Spring temps make green thumbs here come alive
Published 12:11 am Tuesday, April 1, 2003
By By BEN RAYMOND LODE / Niles Daily Star
NILES -- Spring.
It's that time of the year again when green-thumbed gardeners itch to dig their shovels into the ground, turn the soil upside down, plant flowers and make their garden a nice place to spend spring and summer.
Tim Polega, owner of God's Green Earth nursery on South 11th Street, advises that now is a good time to start doing things in the garden.
He said from now through mid-April, people can start fertilizing trees, bushes and perennials, but it's important to use a good fertilizer.
Polega recommends a fertilizer called 12/12/12, but there are several others to choose from, including organic and compost fertilizers.
Fertilizing strawberries, however, will have to wait until June, he said.
Polega said people who have fruit trees can also start spraying them, as well as vines, with fruit tree spray as the buds start to swell.
In the garden, it's also a good time to cut back overwintering perennials, including ornamental grasses, mums, black-eyed susans and coneflowers, he said.
He warns that it is important, however, to find out the inside color of a branch before completely cutting it off.
Cutting off a branch that is brown on the inside indicates that branch is dead, but if the branch is green or red inside, the branch is still alive and should not be cut off, he said.
Gardeners can rearrange some plants at this time. Polega indicated that now is in general an OK time to move roses and perennials around.
For those who want to get an early start on the planting season, Polega said it's possible to plant bare-root strawberries, perennials and asparagus.
It's also safe to plant some annuals such as pansies and snap dragons, he said.
Though it may be tempting on a nice warm day to start other annuals, Polega said it's safest to plant them after May 10.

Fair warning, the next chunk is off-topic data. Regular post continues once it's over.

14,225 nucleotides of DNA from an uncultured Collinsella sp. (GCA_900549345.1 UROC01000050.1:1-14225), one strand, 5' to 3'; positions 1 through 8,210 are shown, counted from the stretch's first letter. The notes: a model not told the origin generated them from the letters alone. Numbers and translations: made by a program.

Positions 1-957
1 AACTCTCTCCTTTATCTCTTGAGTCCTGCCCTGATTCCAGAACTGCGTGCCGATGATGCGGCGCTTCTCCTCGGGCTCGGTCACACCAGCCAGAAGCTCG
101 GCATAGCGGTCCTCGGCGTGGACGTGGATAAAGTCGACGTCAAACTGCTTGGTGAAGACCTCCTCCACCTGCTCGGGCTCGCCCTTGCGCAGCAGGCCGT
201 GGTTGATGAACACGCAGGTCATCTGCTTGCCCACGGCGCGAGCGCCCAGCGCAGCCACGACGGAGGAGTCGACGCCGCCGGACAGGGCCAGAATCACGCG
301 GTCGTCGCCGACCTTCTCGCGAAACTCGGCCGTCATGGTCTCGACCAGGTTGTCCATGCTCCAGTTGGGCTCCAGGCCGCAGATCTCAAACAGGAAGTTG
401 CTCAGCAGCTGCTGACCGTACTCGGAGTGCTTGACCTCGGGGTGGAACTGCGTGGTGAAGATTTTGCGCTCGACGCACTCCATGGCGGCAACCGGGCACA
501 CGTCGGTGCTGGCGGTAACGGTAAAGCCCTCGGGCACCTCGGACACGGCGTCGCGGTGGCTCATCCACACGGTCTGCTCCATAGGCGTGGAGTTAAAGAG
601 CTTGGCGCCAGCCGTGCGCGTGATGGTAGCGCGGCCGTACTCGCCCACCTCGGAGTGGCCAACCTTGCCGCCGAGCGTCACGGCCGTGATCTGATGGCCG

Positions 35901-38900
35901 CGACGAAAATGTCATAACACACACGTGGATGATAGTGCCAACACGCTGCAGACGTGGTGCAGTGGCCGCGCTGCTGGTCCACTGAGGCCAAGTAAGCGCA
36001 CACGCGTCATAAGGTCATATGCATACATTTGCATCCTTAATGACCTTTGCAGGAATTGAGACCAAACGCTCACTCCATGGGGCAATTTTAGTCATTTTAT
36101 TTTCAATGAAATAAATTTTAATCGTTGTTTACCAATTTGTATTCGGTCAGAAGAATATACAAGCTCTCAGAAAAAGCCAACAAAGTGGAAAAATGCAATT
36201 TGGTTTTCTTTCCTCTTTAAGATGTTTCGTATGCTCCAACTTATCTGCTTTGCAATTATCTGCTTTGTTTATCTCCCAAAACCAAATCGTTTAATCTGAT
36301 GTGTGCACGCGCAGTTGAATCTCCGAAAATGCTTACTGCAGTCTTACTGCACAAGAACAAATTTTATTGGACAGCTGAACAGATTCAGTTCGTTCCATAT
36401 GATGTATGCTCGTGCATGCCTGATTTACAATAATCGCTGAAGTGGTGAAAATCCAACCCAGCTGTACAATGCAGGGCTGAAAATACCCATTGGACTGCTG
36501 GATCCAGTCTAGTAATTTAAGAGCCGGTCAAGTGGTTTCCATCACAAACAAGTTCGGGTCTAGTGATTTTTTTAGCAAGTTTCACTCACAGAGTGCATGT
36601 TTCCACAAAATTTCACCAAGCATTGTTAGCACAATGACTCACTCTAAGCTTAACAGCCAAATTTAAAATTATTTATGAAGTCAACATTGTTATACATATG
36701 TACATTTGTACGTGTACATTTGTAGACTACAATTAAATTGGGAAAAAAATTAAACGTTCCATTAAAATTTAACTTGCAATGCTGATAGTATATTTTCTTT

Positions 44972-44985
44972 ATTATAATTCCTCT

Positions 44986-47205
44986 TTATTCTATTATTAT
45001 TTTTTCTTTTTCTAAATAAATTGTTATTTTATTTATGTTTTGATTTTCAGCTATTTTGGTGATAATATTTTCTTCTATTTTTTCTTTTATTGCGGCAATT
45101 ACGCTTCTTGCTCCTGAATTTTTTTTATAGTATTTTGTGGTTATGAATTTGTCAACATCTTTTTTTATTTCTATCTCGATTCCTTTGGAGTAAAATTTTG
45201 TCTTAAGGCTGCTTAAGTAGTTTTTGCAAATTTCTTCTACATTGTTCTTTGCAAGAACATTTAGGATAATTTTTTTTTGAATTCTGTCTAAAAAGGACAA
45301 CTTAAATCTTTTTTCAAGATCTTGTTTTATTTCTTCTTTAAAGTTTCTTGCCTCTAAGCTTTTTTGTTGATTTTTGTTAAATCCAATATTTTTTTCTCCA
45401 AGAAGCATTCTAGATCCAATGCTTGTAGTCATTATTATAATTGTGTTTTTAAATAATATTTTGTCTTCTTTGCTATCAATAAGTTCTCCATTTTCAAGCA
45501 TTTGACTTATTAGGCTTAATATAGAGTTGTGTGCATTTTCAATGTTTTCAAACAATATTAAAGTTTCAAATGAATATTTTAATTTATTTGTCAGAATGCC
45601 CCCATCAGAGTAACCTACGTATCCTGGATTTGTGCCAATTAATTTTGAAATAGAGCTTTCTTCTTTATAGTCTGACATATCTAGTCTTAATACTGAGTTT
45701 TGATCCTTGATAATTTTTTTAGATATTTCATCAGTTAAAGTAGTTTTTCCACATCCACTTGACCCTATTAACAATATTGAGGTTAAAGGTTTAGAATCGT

Polega said it's also possible to de-thatch and plug the lawn before applying the first lawn application that includes a pre-emergent herbicide.
De-thatching the lawn basically means giving the lawn a hard raking with a regular grass rake, although it is possible to rent a power de-thatcher, he said.
Polega said the lawn plugging is done to give the grass more space to grow in and is done by taking small chunks of grass out of the lawn using a plugger.
Pluggers can also be rented from most places that rent out power tools, he said.
It's not only plants, trees and grass however, that need care and attention this time of the year.
Polega, who has several fish tanks at his nursery, said people can now turn the water back on in their own fish ponds.
It's important, however, not to feed the fish until the water temperature reaches 50-degrees F and stays that temperature or above consistently, he said.
Polega said if fish are fed when the temperature is below 50-degrees F, the food remains in the fish's stomach and rots, eventually causing the fish to die.
Spring brings green grass and early flowers, but looking out at their lawn and plant beds, gardeners also may see ugly bulges and holes usually hidden until the snow melts and the earth warms up.
Reviving their pond fish may be a welcome challenge, but few welcome another garden dweller, the mole.